This paper from the May 10, 2007 New England Journal of Medicine won't make some people happy, of course, because it suggests that monogamy and fidelity aren't just old fashioned ideas:
ABSTRACTWouldn't it be cool if the entertainment industry found some subtle way to work into movies, music, and television shows the idea that promiscuity is dangerous? Or would that force some introspection from America's most depraved industry?
Background Substantial molecular evidence suggests a role for human papillomavirus (HPV) in the pathogenesis of oropharyngeal squamous-cell carcinoma, but epidemiologic data have been inconsistent.
Methods We performed a hospital-based, case–control study of 100 patients with newly diagnosed oropharyngeal cancer and 200 control patients without cancer to evaluate associations between HPV infection and oropharyngeal cancer. Multivariate logistic-regression models were used for case–control comparisons.
Results A high lifetime number of vaginal-sex partners (26 or more) was associated with oropharyngeal cancer (odds ratio, 3.1; 95% confidence interval [CI], 1.5 to 6.5), as was a high lifetime number of oral-sex partners (6 or more) (odds ratio, 3.4; 95% CI, 1.3 to 8.8). The degree of association increased with the number of vaginal-sex and oral-sex partners (P values for trend, 0.002 and 0.009, respectively). Oropharyngeal cancer was significantly associated with oral HPV type 16 (HPV-16) infection (odds ratio, 14.6; 95% CI, 6.3 to 36.6), oral infection with any of 37 types of HPV (odds ratio, 12.3; 95% CI, 5.4 to 26.4), and seropositivity for the HPV-16 L1 capsid protein (odds ratio, 32.2; 95% CI, 14.6 to 71.3). HPV-16 DNA was detected in 72% (95% CI, 62 to 81) of 100 paraffin-embedded tumor specimens, and 64% of patients with cancer were seropositive for the HPV-16 oncoprotein E6, E7, or both. HPV-16 L1 seropositivity was highly associated with oropharyngeal cancer among subjects with a history of heavy tobacco and alcohol use (odds ratio, 19.4; 95% CI, 3.3 to 113.9) and among those without such a history (odds ratio, 33.6; 95% CI, 13.3 to 84.8). The association was similarly increased among subjects with oral HPV-16 infection, regardless of their tobacco and alcohol use. By contrast, tobacco and alcohol use increased the association with oropharyngeal cancer primarily among subjects without exposure to HPV-16.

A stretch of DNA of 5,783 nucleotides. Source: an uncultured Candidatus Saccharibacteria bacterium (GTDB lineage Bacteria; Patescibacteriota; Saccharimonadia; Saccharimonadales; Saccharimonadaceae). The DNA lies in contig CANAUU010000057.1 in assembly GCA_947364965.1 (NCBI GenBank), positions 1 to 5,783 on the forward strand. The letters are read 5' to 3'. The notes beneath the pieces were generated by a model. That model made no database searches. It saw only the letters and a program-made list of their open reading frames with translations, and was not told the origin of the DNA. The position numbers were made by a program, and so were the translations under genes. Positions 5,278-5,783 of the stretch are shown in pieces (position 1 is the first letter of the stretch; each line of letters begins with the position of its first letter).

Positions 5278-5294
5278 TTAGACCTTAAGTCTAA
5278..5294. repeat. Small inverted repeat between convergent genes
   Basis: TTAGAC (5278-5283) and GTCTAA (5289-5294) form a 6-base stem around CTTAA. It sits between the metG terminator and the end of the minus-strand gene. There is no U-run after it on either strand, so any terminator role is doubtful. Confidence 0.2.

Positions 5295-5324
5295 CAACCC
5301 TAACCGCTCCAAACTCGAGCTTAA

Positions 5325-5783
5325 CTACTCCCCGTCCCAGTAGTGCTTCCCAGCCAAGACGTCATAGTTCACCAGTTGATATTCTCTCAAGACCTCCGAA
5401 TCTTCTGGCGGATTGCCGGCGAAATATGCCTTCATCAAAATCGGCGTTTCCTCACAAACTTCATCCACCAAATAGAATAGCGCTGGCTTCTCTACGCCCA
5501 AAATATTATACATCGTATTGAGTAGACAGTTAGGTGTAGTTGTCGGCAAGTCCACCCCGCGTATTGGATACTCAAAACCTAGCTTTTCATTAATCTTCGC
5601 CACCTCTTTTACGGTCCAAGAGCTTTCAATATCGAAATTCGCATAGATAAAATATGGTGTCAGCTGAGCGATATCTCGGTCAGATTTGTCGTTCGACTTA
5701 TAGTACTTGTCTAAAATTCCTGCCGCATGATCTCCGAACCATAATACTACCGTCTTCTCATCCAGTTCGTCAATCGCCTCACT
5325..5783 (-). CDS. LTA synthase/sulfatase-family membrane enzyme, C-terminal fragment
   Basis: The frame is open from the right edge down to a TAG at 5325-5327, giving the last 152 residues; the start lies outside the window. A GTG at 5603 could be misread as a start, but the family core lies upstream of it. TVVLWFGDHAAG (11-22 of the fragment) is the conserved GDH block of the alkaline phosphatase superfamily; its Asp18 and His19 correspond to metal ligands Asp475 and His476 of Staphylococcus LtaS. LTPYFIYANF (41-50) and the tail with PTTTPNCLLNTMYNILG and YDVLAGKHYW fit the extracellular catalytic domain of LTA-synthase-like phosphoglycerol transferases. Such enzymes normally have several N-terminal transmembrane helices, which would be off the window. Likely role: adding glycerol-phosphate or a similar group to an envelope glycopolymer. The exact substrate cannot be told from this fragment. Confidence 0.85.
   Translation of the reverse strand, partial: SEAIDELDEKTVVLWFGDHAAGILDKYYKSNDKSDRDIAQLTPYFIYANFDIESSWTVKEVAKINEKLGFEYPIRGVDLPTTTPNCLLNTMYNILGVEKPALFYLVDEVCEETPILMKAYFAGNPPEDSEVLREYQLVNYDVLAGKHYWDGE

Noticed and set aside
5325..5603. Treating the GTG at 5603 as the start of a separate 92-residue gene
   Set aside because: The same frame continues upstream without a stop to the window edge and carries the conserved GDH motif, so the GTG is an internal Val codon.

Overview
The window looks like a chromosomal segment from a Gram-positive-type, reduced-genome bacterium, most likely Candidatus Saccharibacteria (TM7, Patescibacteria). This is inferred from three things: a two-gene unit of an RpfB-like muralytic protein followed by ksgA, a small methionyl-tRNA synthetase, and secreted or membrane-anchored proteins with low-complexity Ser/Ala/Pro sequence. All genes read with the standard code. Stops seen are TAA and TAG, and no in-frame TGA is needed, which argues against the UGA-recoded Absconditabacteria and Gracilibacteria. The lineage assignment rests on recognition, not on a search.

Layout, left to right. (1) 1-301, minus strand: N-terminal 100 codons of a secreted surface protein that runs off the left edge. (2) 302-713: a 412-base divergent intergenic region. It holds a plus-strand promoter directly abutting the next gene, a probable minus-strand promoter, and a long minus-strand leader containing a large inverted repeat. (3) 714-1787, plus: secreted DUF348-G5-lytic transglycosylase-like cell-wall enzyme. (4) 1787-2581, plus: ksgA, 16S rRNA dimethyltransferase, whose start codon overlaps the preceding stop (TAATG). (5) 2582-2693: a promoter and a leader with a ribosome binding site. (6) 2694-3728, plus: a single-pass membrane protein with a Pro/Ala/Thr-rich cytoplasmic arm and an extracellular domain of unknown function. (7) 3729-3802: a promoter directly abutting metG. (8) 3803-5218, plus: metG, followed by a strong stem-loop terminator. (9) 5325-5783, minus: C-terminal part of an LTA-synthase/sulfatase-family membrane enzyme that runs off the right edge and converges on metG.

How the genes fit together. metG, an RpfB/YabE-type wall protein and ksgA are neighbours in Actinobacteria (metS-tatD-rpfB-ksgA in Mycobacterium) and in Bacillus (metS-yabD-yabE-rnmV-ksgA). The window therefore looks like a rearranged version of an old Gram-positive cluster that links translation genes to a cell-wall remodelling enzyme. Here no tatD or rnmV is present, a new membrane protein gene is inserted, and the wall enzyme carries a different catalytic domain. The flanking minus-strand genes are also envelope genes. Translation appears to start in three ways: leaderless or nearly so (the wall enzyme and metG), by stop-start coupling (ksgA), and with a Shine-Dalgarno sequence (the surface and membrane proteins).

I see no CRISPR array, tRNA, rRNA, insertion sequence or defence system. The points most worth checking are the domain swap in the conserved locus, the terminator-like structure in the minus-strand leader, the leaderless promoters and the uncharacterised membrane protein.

Conclusions Oral HPV infection is strongly associated with oropharyngeal cancer among subjects with or without the established risk factors of tobacco and alcohol use.